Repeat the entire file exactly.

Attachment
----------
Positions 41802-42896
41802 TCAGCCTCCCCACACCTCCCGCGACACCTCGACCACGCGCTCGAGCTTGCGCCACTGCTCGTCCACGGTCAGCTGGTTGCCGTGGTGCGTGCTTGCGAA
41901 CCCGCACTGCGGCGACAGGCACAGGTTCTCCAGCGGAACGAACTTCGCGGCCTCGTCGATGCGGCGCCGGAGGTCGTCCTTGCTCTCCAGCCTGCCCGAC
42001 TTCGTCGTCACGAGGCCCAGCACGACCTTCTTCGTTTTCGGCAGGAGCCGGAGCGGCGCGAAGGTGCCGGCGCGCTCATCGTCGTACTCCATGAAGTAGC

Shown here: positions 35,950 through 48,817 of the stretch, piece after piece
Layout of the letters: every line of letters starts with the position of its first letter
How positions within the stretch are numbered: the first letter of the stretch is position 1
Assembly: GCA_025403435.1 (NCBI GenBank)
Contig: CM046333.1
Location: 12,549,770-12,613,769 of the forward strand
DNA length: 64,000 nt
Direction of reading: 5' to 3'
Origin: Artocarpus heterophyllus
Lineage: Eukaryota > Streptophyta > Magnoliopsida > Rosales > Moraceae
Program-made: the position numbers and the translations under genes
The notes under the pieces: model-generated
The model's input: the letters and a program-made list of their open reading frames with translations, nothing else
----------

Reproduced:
Positions 41802-42896
41802 TCAGCCTCCCCACACCTCCCGCGACACCTCGACCACGCGCTCGAGCTTGCGCCACTGCTCGTCCACGGTCAGCTGGTTGCCGTGGTGCGTGCTTGCGAA
41901 CCCGCACTGCGGCGACAGGCACAGGTTCTCCAGCGGAACGAACTTCGCGGCCTCGTCGATGCGGCGCCGGAGGTCGTCCTTGCTCTCCAGCCTGCCCGAC
42001 TTCGTCGTCACGAGGCCCAGCACGACCTTCTTCGTTTTCGGCAGGAGCCGGAGCGGCGCGAAGGTGCCGGCGCGCTCATCGTCGTACTCCATGAAGTAGC

Shown here: positions 35,950 through 48,817 of the stretch, piece after piece
Layout of the letters: every line of letters starts with the position of its first letter
How positions within the stretch are numbered: the first letter of the stretch is position 1
Assembly: GCA_025403435.1 (NCBI GenBank)
Contig: CM046333.1
Location: 12,549,770-12,613,769 of the forward strand
DNA length: 64,000 nt
Direction of reading: 5' to 3'
Origin: Artocarpus heterophyllus
Lineage: Eukaryota > Streptophyta > Magnoliopsida > Rosales > Moraceae
Program-made: the position numbers and the translations under genes
The notes under the pieces: model-generated
The model's input: the letters and a program-made list of their open reading frames with translations, nothing else